Startup Unicorn, which offered electric scooters, or e-scooters, filed for bankruptcy. The company had not yet completed the process of manufacturing its e-scooters, and sent buyers an email stating that they will not receive the ordered products and will not have any money back.
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The company was founded six months ago and had as CEO Nick Evans, he is co-creator of the Tile gadget tracker. Evans said Unicorn "totally failed as a company" and even made the first customers pay for the failure. "I find it shocking that someone like Nick Evans, who has name recognition and influence in the tech community because of Tile, would operate in such a fraudulent manner," wrote customer Matt Furhma, who ordered two scooters and suffered a $ 998 loss.
The main reason for the closure of activities is the mismanagement of resources. The company says it has invested a lot of money in marketing, paid ads on Facebook and Google. The hope was to attract more customers, but only 350 scooter units were sold. This meant that the amount needed for the final payment of the products was not left over, nor was it enough to return to the buyers. Each of the scooters cost $ 499.
"We could have continued to move forward and receive more orders, and that would continue to fund the business, and if we did, we could deliver the product, but we could also not be able to sell enough Unicorns, so we would be risking more orders from people. So we took the decision very, very hard to stop. " – Nick Evans, Unicorn CEO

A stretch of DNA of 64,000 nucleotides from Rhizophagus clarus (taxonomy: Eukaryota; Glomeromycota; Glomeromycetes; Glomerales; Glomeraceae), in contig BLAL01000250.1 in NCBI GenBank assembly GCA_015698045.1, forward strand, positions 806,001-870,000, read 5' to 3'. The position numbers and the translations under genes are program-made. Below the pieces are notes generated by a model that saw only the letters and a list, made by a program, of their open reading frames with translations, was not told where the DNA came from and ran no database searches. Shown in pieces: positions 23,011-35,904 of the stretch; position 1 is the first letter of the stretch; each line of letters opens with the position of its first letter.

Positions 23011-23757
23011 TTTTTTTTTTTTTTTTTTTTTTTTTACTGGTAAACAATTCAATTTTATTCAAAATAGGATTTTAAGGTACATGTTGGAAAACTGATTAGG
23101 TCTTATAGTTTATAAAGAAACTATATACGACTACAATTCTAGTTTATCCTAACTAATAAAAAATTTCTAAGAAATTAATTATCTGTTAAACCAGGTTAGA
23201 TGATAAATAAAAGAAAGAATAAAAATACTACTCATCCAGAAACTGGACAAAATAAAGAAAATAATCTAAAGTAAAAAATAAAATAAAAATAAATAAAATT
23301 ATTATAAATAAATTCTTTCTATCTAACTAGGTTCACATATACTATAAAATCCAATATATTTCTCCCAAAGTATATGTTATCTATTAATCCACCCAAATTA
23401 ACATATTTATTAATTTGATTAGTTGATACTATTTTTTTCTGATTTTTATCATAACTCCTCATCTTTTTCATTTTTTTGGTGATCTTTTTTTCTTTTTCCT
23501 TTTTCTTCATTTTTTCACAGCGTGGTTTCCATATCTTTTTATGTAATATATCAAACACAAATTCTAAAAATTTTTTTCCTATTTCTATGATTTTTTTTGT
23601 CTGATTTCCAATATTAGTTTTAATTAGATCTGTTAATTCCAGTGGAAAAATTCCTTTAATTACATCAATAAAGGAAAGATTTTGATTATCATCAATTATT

Amid a wave of startups offering electric scooters, Unicorn's biggest draw was its all-white, folding design. It should also be equipped with some extras like bells, GPS, Tile sync, auto lock, user recognition, etc. To see its design and features, watch the promotional video below:
Some of the customers expressed their dissatisfaction with the service. "I'm upset because he basically stole all his customers and is closing without delivering any scooters. This was my daughters' Christmas present and now I can't give him any gifts," wrote Rebecca Buchholtz in an email. for The verge, which also suffered almost a thousand dollars of damage.
Via: The verge